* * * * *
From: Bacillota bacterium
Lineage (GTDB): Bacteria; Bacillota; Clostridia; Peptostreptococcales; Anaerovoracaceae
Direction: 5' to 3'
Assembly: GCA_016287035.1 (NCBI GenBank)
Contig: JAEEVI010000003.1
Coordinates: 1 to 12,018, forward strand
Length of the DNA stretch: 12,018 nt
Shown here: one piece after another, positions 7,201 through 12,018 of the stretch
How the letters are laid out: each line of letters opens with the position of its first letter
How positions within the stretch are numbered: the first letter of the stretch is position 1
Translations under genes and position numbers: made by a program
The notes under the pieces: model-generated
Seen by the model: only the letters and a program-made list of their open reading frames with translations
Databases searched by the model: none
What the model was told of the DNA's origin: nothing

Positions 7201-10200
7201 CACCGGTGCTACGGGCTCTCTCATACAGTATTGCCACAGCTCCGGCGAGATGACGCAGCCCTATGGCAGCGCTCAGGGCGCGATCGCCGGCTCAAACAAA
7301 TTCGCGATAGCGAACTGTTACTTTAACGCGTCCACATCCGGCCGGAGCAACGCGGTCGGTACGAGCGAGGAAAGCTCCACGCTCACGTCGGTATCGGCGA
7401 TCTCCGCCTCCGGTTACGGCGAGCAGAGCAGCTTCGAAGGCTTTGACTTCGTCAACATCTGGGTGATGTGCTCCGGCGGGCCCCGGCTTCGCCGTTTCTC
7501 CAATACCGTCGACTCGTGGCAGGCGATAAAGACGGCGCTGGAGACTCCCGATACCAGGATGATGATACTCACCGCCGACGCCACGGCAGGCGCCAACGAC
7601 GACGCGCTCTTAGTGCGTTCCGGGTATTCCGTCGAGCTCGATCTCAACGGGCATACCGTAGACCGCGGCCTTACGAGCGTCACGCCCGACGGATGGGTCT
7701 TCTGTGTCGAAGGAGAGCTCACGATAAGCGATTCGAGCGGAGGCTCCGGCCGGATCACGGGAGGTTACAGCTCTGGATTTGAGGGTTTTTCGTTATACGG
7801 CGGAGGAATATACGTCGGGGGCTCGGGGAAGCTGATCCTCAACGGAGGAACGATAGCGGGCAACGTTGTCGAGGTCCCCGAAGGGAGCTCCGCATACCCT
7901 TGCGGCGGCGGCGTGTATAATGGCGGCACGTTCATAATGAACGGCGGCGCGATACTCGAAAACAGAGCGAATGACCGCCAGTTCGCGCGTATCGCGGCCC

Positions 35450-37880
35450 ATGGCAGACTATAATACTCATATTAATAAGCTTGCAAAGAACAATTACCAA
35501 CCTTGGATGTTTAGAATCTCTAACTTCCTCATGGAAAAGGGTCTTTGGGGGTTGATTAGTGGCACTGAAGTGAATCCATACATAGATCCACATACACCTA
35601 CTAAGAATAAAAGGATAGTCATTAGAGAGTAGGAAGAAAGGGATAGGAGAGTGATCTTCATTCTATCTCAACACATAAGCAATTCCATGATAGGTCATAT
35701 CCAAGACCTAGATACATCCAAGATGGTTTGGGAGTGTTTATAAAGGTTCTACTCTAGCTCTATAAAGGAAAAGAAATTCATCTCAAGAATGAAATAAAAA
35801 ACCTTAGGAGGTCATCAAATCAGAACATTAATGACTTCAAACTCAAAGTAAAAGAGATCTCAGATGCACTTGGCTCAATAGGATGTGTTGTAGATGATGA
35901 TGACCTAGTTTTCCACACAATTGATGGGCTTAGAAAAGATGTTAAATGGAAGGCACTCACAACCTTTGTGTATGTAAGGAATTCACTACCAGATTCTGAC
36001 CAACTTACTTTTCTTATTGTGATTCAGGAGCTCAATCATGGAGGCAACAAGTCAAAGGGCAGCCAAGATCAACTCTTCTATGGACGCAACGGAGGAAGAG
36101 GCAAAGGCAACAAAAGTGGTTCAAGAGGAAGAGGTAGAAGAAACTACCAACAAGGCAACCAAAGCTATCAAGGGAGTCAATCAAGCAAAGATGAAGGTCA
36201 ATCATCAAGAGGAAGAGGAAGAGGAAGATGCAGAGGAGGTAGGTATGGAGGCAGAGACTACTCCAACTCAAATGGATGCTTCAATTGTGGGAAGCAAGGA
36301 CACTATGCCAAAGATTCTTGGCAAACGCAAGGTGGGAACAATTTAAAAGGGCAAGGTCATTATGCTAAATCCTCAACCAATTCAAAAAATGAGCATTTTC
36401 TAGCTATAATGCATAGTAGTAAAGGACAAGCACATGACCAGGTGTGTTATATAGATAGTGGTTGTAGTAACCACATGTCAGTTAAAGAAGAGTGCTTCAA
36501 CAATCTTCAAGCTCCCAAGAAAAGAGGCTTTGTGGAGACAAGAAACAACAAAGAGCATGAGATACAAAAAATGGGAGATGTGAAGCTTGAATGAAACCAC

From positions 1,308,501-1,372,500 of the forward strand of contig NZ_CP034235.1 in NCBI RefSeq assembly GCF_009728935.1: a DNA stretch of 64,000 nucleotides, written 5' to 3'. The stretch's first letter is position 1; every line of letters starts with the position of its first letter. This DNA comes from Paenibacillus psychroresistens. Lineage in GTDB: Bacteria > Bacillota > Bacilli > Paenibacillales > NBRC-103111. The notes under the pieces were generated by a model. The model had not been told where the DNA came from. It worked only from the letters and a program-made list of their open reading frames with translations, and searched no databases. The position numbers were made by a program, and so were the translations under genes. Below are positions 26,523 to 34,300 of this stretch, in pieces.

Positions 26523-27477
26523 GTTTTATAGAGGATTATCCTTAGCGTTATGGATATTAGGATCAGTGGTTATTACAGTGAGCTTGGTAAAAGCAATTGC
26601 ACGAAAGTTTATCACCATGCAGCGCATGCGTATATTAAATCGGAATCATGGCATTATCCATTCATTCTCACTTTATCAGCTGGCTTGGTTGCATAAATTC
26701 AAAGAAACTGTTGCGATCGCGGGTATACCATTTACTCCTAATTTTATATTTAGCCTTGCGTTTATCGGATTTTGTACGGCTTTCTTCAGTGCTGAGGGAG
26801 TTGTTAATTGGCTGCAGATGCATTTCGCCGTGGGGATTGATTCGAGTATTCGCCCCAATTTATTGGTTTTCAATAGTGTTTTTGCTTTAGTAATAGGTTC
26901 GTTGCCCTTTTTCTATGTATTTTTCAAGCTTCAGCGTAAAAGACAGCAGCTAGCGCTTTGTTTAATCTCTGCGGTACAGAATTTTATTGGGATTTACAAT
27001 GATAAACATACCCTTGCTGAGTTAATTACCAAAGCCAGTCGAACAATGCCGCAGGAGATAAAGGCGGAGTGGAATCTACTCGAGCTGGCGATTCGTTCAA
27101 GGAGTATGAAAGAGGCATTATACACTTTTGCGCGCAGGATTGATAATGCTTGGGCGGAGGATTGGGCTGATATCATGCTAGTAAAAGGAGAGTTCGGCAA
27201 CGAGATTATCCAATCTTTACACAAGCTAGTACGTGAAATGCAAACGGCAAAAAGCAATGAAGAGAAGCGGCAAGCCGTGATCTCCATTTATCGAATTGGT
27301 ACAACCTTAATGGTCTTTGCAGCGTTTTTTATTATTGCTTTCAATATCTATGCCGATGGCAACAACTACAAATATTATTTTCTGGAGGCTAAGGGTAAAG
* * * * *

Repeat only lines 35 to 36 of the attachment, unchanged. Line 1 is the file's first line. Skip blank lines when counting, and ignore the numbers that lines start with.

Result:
36301 CACTATGCCAAAGATTCTTGGCAAACGCAAGGTGGGAACAATTTAAAAGGGCAAGGTCATTATGCTAAATCCTCAACCAATTCAAAAAATGAGCATTTTC
36401 TAGCTATAATGCATAGTAGTAAAGGACAAGCACATGACCAGGTGTGTTATATAGATAGTGGTTGTAGTAACCACATGTCAGTTAAAGAAGAGTGCTTCAA